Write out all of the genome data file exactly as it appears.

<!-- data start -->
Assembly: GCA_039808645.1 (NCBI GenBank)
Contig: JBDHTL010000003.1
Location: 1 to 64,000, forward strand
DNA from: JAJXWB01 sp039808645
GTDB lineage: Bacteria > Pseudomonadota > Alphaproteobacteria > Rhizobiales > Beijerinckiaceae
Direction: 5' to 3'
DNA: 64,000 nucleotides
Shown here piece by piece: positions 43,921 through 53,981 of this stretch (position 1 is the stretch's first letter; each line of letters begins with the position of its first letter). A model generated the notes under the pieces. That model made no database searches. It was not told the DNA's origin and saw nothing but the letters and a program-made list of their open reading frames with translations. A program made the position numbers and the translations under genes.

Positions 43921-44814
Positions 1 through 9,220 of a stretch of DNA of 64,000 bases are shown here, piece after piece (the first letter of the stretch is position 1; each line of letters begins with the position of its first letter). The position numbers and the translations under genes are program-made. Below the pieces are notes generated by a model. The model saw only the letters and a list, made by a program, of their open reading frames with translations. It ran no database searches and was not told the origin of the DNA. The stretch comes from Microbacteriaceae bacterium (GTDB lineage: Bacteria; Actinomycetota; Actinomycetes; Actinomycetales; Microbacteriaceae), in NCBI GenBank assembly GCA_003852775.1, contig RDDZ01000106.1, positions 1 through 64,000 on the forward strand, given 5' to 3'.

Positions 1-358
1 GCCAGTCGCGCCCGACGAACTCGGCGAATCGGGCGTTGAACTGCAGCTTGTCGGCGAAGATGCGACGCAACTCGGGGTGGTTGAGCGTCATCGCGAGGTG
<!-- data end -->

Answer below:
Assembly: GCA_039808645.1 (NCBI GenBank)
Contig: JBDHTL010000003.1
Location: 1 to 64,000, forward strand
DNA from: JAJXWB01 sp039808645
GTDB lineage: Bacteria > Pseudomonadota > Alphaproteobacteria > Rhizobiales > Beijerinckiaceae
Direction: 5' to 3'
DNA: 64,000 nucleotides
Shown here piece by piece: positions 43,921 through 53,981 of this stretch (position 1 is the stretch's first letter; each line of letters begins with the position of its first letter). A model generated the notes under the pieces. That model made no database searches. It was not told the DNA's origin and saw nothing but the letters and a program-made list of their open reading frames with translations. A program made the position numbers and the translations under genes.

Positions 43921-44814
Positions 1 through 9,220 of a stretch of DNA of 64,000 bases are shown here, piece after piece (the first letter of the stretch is position 1; each line of letters begins with the position of its first letter). The position numbers and the translations under genes are program-made. Below the pieces are notes generated by a model. The model saw only the letters and a list, made by a program, of their open reading frames with translations. It ran no database searches and was not told the origin of the DNA. The stretch comes from Microbacteriaceae bacterium (GTDB lineage: Bacteria; Actinomycetota; Actinomycetes; Actinomycetales; Microbacteriaceae), in NCBI GenBank assembly GCA_003852775.1, contig RDDZ01000106.1, positions 1 through 64,000 on the forward strand, given 5' to 3'.

Positions 1-358
1 GCCAGTCGCGCCCGACGAACTCGGCGAATCGGGCGTTGAACTGCAGCTTGTCGGCGAAGATGCGACGCAACTCGGGGTGGTTGAGCGTCATCGCGAGGTG